Oldest Living Plant
bness at puc.edu
Mon Jul 28 01:37:41 EST 1997
The oldest figure I've come across is 9,000 years, from the book "An
Island Called California" by Elna Bakker. The book is several years
old, so maybe an older date has been found since then. I'd be
interested if anyone knew of a reputable source for an older age.
> Regarding the posting below, I can't quote a source at this moment,
> I had heard that crosote bushes in the California Mojave desert form
> outwardly growing rings which expand over the millenia, and one in
> particular was (as I recall) well over 60,000 years old.
> Can anyone confirm this?
> Mark Feider wrote:
> > Subject: Re: Oldest living plant?
> > Reply-To: jheinis at nettally.com
> > To: raquel guerra <rguerra at haverford.edu>
> > raquel guerra wrote:
> > >
> > > Hi!
> > >
> > > I over heard on the news this morning that scientist have
> > > discovered the oldest known living plant in Tasmania--does anyone
> > > have any info on this? I would really appreicate it!
> > >
> > > Thanks,
> > >
> > > Raquel
> > I don't really know, but there are some pretty old Cycads in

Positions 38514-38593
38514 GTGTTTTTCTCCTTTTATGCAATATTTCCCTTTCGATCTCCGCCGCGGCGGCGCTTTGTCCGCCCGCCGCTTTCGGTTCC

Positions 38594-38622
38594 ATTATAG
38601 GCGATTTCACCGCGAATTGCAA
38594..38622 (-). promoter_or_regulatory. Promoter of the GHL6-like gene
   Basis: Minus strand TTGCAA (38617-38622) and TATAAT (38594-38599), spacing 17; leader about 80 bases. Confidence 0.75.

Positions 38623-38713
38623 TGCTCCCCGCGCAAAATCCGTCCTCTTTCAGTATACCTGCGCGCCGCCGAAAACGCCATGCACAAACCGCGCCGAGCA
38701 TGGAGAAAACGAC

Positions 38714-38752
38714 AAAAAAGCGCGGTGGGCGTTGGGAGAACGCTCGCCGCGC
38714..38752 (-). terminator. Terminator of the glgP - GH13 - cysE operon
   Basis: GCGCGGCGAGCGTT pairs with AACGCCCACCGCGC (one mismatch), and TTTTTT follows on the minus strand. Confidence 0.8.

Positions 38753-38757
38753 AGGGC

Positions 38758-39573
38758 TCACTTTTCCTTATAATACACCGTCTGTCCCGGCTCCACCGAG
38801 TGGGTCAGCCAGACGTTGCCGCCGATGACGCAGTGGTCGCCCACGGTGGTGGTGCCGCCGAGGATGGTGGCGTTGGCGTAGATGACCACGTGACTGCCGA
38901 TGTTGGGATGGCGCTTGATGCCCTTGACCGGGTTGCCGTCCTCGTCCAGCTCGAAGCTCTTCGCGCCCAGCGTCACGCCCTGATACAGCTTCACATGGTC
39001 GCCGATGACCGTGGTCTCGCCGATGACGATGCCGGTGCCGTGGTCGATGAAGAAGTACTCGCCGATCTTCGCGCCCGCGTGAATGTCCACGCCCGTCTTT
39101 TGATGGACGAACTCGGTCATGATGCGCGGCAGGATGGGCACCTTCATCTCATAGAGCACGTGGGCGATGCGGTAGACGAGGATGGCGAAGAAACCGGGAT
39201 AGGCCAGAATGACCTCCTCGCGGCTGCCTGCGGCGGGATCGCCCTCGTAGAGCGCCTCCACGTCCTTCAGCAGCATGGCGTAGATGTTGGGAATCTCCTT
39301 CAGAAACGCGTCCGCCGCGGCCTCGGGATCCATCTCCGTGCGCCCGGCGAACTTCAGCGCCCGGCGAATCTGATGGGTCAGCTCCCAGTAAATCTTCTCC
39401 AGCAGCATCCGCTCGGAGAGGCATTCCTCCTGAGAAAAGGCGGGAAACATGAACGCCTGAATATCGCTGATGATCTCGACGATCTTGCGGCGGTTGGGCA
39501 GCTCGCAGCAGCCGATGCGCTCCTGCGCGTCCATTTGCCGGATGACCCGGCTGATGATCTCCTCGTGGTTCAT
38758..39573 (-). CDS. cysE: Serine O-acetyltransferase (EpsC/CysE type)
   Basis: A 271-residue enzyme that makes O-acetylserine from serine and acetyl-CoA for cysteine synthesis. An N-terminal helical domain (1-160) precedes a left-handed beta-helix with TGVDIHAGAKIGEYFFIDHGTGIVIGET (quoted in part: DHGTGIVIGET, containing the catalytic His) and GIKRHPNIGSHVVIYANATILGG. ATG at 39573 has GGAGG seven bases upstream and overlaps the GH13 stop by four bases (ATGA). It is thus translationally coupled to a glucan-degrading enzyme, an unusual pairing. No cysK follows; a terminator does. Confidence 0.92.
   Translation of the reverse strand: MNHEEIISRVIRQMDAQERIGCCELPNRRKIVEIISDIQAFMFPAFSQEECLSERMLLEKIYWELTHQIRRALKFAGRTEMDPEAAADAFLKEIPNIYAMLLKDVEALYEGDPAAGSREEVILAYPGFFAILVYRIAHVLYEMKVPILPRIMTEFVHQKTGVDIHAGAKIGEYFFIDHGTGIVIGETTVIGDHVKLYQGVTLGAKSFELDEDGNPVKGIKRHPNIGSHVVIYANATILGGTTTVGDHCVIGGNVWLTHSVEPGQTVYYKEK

> > One I remember is called Metazamia.
> > I saw some big cycads in Darwin just a couple of weeks ago.
> > So, try Metazamia.
> > (Acutally some desert plants may even be older - in SW USA)
> > JULIUS
> > Greetings:
> > Here is some information regarding your question regarding recent
> reports on
> > the worlds oldest plant; taken from the following source....
> > GREENLines, Tues., July 15, 1997 from GREEN,
> > the Grassroots Environmental Effectiveness Network,
> > A project of Defenders of Wildlife.
> > (202)789-2844x290 or email rfeather at clark.net
> > OLDEST PLANT: Reuters reports that Australian botanists have found
> > world's oldest living plant. Carbon dating has determined that a
> > naturally cloned shrub called Lomatia tasmania, or King's Holly
> > in wilderness on the Australian island of Tasmania is 43,000 years
> > Until this finding, botanists had thought that the oldest living
> > was a 13,000-year-old huckleberry found in the United States.
> > Glad to share this with you,
> > Mark Feider
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